Take Ram, his 1971 collaboration with wife Linda. True, Ram may not be representative of McCartney’s overall output, as it doesn’t include a single insufferable song, although “Long Haired Lady” comes flirtatiously close. On the other hand, “Uncle Albert/Admiral Halsey” is a brilliant pastiche and predecessor to the landmark “Band on the Run,” and while I laugh at it I also love it more than I did my dear old grandma, the insufferable prick. Just listen to it! The falling rain! The sound of thunder! That wonderful megaphone! That posh English accent! The inimitable Marvin Stamm’s magic flugelhorn! The talk of pies! And I could go on! But you get the idea.

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Graded on a Curve:
Songs: Ohia,
Magnolia Electric Co.

“When you are up to your neck in shit,” wrote Samuel Beckett, “all you can do is sing.” This is as good a starting point as any to discuss the sad fate of Songs: Ohia’s Jason Molina, who sang and sang but ultimately drowned, not in shit but in alcohol, the complications of which took him away from us at the indecent age of 39. This is no easy feat for any drinker, no matter how hard he hits the sauce. Being a drunk myself, I know. And being a drunk, I feel for the guy. He had genius, but he also had a disease, and in the end the disease won.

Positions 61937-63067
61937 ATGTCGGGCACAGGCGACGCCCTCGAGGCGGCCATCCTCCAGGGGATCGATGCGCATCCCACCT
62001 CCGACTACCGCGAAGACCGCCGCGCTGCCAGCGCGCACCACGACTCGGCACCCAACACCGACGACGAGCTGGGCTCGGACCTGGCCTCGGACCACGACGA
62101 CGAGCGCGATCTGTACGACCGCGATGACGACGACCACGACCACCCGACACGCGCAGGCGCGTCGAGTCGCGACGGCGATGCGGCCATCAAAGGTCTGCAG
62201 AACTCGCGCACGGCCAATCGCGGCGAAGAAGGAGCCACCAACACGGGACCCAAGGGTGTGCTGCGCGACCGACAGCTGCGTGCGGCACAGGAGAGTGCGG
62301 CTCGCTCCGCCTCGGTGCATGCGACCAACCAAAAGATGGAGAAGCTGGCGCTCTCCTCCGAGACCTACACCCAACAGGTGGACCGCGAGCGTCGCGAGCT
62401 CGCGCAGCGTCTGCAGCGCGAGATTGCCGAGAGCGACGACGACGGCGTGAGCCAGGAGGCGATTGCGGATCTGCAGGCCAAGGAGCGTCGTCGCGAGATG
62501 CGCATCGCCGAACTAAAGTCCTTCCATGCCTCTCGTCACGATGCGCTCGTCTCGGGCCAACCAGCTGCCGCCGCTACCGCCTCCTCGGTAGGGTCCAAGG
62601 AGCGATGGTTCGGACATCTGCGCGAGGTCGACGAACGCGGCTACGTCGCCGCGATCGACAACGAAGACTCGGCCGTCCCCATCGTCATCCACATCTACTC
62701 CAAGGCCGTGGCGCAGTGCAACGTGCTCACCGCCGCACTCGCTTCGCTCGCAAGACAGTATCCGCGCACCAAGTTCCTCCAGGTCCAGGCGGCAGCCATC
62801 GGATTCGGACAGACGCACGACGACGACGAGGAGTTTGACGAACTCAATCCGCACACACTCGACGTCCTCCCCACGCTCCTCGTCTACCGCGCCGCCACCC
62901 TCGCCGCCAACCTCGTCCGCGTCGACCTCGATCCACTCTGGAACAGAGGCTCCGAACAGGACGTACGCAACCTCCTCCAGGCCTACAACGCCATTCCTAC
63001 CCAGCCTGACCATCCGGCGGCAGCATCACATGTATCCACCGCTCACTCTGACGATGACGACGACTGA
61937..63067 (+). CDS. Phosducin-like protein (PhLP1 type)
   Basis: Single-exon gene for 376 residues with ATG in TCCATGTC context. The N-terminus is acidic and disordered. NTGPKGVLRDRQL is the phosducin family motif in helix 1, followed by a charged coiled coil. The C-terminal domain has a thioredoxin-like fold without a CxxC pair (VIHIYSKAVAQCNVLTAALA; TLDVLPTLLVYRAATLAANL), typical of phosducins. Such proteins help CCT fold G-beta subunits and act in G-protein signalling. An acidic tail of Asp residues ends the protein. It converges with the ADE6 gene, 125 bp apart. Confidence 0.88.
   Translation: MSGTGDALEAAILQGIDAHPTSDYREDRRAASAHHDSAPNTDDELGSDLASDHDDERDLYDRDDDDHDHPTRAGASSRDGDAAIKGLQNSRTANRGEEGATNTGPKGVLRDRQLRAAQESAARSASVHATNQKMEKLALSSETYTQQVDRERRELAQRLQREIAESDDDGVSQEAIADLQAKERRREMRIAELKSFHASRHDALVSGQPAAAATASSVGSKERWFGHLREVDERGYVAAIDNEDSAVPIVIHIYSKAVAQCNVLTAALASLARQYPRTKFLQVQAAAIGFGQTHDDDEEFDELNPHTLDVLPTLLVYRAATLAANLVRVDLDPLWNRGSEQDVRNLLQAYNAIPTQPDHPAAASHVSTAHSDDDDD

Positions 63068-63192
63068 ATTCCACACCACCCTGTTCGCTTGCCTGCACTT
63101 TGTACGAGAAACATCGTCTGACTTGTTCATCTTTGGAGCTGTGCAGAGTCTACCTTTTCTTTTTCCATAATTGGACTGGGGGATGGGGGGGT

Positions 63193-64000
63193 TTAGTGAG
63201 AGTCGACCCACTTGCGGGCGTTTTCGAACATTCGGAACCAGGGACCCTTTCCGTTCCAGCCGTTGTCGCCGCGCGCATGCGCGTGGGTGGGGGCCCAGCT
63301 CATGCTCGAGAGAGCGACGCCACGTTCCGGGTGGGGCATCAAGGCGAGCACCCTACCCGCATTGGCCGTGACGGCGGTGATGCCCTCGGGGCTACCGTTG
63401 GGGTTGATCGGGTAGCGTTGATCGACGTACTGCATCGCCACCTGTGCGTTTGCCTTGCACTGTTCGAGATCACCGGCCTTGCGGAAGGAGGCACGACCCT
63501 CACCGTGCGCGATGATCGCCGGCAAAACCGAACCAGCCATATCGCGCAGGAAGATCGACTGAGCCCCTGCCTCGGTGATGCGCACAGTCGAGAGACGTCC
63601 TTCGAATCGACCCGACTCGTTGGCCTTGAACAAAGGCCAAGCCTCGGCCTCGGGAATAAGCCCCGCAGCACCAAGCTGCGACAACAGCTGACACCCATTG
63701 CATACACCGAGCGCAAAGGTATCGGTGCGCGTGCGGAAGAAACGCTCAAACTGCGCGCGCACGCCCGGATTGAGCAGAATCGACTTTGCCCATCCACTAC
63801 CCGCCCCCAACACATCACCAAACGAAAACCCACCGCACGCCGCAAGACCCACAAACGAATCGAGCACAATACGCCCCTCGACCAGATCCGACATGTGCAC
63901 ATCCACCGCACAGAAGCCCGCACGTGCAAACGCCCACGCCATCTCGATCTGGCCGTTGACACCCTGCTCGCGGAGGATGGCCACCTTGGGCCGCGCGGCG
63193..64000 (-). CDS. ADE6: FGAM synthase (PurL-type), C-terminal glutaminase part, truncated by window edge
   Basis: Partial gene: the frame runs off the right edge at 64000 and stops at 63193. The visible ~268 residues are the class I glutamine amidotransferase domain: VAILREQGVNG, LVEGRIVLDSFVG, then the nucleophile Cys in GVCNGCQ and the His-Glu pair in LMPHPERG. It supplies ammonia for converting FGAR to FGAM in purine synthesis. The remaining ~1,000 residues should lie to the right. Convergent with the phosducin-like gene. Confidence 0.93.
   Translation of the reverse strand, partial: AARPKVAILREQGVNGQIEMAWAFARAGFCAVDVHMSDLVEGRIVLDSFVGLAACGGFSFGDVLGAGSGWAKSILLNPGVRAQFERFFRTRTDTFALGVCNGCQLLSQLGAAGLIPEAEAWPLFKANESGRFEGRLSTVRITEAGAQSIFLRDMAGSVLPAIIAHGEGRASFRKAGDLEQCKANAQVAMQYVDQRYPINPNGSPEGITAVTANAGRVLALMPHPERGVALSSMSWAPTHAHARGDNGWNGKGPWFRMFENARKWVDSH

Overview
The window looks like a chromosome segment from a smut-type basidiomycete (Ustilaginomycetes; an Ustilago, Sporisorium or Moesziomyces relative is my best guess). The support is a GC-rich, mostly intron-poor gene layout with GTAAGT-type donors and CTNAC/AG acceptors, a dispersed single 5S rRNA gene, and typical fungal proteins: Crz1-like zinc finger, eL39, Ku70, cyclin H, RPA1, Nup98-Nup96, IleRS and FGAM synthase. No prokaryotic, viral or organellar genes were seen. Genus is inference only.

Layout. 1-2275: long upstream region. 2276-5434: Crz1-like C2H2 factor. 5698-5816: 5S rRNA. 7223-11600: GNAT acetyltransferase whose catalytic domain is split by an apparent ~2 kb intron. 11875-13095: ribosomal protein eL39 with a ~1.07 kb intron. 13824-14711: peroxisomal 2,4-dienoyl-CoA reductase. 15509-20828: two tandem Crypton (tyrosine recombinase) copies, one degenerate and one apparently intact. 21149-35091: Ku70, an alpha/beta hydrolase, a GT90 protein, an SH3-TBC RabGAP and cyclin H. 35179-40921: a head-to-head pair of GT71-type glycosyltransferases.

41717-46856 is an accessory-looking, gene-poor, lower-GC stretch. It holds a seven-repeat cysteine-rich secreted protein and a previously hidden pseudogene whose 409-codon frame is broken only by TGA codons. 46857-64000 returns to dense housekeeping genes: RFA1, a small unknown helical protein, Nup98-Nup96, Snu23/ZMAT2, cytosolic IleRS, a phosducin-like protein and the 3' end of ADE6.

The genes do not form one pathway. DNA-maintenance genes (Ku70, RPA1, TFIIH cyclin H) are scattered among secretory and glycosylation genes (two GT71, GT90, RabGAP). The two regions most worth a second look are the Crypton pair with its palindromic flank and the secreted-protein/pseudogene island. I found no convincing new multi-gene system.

That said, Molina left behind a rich legacy of wonderful songs, and we all owe him a debt of gratitude. I myself am partial to 2003’s The Magnolia Electric Co., Songs: Ohia’s seventh and final regular album. It’s a haunting and desolately lovely LP, and imbued with a lonely aura of fatality that the albums’ other voices (Scout Niblett, Lawrence Peters) fail to dissipate.